“But it is not enough that our young people know, they must also do – Knowing and Doing, as the title [of this little book] indicates, must go together... We must have a well-informed, intelligent and efficient [laity].”
- PART I: KNOWING
Chapter 1: Bible Study
Chapter 2: The Study of Church History and Missions
Chapter 3: The Study of Distinctive Doctrines, Customs and Usages of the Lutheran Church
Chapter 4: Practical Questions
Chapter 5: Church Art
Chapter 6: Science and Inventions in the Light of Scriptures
Chapter 7: Literature in the Light of the Bible
PART II: DOING
Chapter 1: The Work of Young People within the Home Congregation
Chapter 2: The Work of Young People in the City and District
Chapter 3: The Work of Young People in the Church at Large
An Important Aspect of the Young Lutheran's Catechesis
Few members of the Lutheran Church realize what a splendid heritage is ours in the field of the arts. The work of Luther and his collaborers was not one of senseless destruction, as that of many self-styled reformers in his days and since, but it was a true reformation of the Church, both toward the inside and toward the outside. It is true, of course, that he eliminated all false doctrine from the teaching of the Church. It is true, also, that he removed, or attempted to remove, all that savored of false doctrine, even in the external usages of the Church. But he never became a mere iconoclast, just as he never degenerated into a mere demagogue. He never tore down merely for the sake of seeing things fly. And if he found the superstructure rotten, he carefully examined the foundation, lest he spoil something that was fundamentally good and had only been contaminated and sullied by false doctrine. Carlstadt and the Zwickau prophets, followed by practically the entire Reformed branch of the Church, attacked and destroyed many things which were in themselves not dangerous or which contained a germ of splendid value. Luther and his coworkers preferred to keep the kernel, even if the shell had to be discarded.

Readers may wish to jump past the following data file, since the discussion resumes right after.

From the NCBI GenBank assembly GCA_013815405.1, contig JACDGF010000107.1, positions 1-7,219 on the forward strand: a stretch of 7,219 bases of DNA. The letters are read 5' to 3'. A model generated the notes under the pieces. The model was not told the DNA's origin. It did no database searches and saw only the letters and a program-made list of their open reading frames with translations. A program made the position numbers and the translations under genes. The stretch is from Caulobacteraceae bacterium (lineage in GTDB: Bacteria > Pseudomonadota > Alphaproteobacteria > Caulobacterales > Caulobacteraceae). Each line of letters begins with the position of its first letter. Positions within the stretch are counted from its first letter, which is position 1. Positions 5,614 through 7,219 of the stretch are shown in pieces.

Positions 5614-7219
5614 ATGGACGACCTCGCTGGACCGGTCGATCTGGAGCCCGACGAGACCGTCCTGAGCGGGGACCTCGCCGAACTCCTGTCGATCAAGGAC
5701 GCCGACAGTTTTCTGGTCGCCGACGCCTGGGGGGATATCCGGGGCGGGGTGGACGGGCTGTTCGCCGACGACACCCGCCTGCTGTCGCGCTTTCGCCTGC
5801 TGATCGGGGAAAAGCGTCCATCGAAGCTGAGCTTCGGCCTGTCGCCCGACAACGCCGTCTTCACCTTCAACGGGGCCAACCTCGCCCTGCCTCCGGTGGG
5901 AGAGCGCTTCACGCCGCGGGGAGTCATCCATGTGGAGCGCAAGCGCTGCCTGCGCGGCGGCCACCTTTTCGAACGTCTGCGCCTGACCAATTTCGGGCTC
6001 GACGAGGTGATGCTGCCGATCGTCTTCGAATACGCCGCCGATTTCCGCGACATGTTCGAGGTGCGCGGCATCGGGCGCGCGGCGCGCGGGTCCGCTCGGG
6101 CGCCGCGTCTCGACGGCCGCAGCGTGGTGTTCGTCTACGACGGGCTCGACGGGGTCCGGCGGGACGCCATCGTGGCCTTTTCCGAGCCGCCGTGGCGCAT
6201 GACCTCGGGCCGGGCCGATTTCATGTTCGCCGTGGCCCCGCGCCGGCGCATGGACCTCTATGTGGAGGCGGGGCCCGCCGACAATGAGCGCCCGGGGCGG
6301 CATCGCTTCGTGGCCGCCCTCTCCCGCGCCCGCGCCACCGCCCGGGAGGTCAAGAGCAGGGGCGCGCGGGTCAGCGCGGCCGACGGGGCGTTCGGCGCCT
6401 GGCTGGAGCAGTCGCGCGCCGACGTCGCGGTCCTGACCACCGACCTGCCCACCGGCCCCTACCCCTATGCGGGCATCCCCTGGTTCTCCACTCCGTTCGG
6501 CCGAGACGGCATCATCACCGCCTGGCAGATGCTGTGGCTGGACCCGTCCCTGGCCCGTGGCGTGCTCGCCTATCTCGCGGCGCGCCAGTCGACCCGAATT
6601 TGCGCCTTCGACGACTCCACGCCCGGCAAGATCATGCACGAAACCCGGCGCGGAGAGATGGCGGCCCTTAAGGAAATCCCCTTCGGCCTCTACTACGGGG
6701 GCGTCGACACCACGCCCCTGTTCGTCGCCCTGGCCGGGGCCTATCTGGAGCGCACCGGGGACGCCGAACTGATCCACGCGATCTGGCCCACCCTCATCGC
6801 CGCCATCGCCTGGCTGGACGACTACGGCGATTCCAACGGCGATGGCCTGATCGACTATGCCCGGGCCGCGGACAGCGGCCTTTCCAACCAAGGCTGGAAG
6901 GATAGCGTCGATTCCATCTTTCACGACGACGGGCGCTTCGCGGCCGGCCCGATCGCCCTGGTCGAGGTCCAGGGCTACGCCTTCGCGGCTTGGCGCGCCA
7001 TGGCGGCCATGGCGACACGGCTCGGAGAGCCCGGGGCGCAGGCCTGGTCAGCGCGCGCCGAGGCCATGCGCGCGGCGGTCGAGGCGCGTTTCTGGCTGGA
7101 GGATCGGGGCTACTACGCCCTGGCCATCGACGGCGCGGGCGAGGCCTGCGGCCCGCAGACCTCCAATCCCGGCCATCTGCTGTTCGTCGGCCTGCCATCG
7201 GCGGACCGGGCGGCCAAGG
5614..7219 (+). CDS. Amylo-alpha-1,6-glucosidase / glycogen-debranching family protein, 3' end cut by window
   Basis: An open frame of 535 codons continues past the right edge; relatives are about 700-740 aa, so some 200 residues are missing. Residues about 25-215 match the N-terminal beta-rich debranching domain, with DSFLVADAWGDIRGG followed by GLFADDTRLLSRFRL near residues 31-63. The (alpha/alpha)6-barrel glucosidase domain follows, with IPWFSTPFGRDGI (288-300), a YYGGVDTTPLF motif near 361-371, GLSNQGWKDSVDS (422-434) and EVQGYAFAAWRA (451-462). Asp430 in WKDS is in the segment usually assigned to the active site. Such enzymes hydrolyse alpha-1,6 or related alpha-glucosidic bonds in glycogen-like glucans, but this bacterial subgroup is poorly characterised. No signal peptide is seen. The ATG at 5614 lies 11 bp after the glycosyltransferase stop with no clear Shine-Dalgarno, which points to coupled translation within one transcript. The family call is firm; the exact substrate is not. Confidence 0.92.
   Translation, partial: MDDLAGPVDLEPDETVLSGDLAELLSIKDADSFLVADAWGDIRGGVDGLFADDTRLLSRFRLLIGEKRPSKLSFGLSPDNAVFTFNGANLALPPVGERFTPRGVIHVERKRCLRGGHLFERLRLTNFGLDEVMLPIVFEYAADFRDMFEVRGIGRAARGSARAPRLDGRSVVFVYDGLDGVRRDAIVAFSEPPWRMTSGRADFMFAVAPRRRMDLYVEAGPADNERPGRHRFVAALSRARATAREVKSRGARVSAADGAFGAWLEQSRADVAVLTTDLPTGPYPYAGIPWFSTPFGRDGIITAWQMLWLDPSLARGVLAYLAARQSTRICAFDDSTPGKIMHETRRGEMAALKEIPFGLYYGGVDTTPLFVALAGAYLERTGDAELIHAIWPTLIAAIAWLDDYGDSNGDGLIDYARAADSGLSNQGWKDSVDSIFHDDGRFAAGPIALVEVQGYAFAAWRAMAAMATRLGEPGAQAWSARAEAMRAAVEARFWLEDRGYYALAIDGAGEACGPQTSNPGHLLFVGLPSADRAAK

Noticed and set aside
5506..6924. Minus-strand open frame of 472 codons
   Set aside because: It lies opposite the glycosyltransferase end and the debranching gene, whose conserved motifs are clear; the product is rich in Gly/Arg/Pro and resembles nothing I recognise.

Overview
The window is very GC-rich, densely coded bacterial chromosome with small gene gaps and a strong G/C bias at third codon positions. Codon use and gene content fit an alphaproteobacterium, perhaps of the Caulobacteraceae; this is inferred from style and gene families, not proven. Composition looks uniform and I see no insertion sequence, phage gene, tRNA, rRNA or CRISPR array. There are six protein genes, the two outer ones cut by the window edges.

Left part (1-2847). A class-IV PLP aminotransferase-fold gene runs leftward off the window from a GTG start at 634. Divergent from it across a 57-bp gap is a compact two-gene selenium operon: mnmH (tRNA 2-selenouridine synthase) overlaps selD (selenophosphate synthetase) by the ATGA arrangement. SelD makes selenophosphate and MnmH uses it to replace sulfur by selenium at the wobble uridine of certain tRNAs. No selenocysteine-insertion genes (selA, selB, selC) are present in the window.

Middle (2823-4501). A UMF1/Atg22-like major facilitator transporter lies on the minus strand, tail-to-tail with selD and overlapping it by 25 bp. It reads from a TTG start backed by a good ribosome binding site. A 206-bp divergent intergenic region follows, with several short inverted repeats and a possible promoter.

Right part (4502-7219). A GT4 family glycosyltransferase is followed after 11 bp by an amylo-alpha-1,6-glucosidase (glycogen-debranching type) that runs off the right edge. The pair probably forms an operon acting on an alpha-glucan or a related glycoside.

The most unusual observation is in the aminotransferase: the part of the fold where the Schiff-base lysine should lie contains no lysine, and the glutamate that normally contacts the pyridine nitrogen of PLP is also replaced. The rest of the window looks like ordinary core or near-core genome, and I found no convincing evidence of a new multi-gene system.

As quoted by Intrepid Lutherans: Music for the Twelve Days of Christmas, Part 1: Michael Praetorius
In pursuing this course, the Lutheran reformers set a good example to all who bear the name of the true Reformer himself, and we should be proud to follow in their footsteps. Luther himself stated that he was in no sense an enemy of the arts, but that he desired to see them all in the service of the Gospel. His interest in the field of art, therefore, was profound. That he was a powerful poet and writer we all know. He was also a musician of no mean ability, he was well versed in liturgics, and he took an intelligent interest in other branches of art as it concerned the work of the Church.